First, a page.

Officials break ground for the world's most advanced neutrino experiment
A rendering of the future NOvA detector facility on the Ash River site. Rendering by Holabird & Root.
Ash River, Minn. - Construction begins this month on a cutting-edge physics laboratory in northern Minnesota, supported by the American Recovery and Reinvestment Act. Congressman James Oberstar of Minnesota and Congressman Bill Foster of Illinois today (May 1) are joining officials from the U.S. Department of Energy, Fermi National Accelerator Laboratory and the University of Minnesota to break ground for NOvA, the world's most advanced neutrino experiment.
"This project is part of a bold, visionary initiative which will have profound implications for our understanding of the structure and evolution of the universe," Congressman Oberstar said. "The billion-year-old rock formations in Northeast Minnesota are helping researchers unlock mysteries of the origins of the universe."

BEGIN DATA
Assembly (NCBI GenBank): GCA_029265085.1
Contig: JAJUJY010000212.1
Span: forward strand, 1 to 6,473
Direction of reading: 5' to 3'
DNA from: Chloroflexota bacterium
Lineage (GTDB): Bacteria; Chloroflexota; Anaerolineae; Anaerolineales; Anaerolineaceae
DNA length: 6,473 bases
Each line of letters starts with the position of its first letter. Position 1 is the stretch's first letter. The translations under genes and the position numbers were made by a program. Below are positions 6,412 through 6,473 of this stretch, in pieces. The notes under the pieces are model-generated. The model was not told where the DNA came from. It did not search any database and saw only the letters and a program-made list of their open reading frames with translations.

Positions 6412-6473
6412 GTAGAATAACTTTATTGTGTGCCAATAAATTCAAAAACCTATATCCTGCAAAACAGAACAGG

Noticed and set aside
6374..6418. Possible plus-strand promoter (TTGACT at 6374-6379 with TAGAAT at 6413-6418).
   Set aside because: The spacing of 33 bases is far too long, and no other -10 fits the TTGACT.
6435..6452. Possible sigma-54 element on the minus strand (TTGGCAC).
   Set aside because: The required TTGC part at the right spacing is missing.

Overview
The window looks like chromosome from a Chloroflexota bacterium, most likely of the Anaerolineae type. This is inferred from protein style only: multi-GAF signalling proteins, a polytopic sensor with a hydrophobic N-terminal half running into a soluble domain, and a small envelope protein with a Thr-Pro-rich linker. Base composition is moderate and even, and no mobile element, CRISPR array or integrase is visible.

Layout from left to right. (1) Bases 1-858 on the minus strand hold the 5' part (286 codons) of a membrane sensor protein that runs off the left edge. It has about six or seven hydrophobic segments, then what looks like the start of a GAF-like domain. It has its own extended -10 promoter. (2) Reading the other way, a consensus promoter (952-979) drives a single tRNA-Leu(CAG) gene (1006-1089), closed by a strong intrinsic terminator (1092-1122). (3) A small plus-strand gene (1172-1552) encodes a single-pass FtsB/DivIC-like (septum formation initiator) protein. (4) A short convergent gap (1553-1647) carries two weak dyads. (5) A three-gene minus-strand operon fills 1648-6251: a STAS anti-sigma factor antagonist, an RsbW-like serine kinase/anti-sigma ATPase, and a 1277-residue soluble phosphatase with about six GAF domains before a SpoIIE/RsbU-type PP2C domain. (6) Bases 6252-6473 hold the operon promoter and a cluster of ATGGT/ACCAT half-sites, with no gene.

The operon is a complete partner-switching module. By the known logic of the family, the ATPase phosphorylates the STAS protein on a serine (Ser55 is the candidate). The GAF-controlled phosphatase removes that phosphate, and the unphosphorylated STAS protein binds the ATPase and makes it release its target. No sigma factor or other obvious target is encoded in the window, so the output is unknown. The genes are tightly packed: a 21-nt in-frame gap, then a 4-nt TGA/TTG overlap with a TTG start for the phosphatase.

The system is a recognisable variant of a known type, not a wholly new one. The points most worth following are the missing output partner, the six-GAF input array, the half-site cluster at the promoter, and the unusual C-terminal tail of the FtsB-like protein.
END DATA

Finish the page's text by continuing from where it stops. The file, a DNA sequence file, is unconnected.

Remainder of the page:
The DOE Office of Science has provided $40.1 million in Recovery Act funding for the construction project. It will provide an additional $9.9 million in Recovery Act funding to Fermilab, which manages the project, for purchasing key high-tech components for the project from U.S. companies, enabling those firms to retain and hire workers.
Community members also are gathering in nearby Orr, Minn., for a public presentation about the project and its impact on the local community.
The NOvA project will construct the NuMI Off-Axis Electron Neutrino Appearance (NOvA) detector facility, a laboratory of the University of Minnesota's School of Physics and Astronomy, near the Ash River, about 40 miles southeast of International Falls. The lab will house a 15,000-ton particle detector that will investigate the role of subatomic particles called neutrinos in the origin of the universe.